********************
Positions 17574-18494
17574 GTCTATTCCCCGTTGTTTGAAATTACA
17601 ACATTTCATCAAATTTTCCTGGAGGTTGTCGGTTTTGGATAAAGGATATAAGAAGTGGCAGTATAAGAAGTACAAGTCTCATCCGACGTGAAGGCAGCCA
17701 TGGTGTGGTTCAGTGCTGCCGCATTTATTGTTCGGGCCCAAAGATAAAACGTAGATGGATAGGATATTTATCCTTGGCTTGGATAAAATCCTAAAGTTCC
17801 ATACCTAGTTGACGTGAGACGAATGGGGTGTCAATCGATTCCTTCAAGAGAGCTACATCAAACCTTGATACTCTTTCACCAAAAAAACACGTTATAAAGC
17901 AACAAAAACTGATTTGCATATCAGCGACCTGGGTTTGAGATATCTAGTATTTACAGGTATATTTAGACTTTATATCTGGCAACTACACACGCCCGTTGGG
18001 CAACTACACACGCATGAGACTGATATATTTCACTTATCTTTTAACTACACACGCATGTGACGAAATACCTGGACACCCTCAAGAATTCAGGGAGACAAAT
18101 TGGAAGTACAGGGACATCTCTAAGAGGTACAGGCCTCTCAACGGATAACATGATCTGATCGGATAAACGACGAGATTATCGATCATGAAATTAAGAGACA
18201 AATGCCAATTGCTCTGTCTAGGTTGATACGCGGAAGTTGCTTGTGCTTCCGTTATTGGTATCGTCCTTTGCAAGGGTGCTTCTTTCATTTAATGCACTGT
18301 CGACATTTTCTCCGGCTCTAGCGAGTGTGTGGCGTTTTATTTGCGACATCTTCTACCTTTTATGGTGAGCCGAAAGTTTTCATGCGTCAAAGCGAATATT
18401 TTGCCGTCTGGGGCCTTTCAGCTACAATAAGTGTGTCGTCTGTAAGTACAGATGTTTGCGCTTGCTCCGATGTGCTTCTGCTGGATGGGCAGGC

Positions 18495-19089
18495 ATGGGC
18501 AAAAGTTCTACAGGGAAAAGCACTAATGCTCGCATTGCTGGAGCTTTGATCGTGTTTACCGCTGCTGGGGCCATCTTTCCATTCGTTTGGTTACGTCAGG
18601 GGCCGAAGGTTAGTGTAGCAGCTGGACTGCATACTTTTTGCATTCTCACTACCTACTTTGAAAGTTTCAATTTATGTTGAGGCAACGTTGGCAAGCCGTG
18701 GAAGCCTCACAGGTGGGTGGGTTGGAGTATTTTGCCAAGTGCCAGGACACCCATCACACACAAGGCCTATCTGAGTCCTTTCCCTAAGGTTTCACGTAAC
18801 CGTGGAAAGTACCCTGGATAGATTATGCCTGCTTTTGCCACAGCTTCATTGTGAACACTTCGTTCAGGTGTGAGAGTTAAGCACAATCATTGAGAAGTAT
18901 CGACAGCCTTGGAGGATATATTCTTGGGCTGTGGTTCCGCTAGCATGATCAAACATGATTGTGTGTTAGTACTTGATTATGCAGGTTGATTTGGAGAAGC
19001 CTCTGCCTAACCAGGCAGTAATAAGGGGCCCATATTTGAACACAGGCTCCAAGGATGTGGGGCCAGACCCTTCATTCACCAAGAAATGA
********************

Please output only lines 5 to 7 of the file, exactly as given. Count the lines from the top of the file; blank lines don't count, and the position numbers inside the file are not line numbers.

17801 ATACCTAGTTGACGTGAGACGAATGGGGTGTCAATCGATTCCTTCAAGAGAGCTACATCAAACCTTGATACTCTTTCACCAAAAAAACACGTTATAAAGC
17901 AACAAAAACTGATTTGCATATCAGCGACCTGGGTTTGAGATATCTAGTATTTACAGGTATATTTAGACTTTATATCTGGCAACTACACACGCCCGTTGGG
18001 CAACTACACACGCATGAGACTGATATATTTCACTTATCTTTTAACTACACACGCATGTGACGAAATACCTGGACACCCTCAAGAATTCAGGGAGACAAAT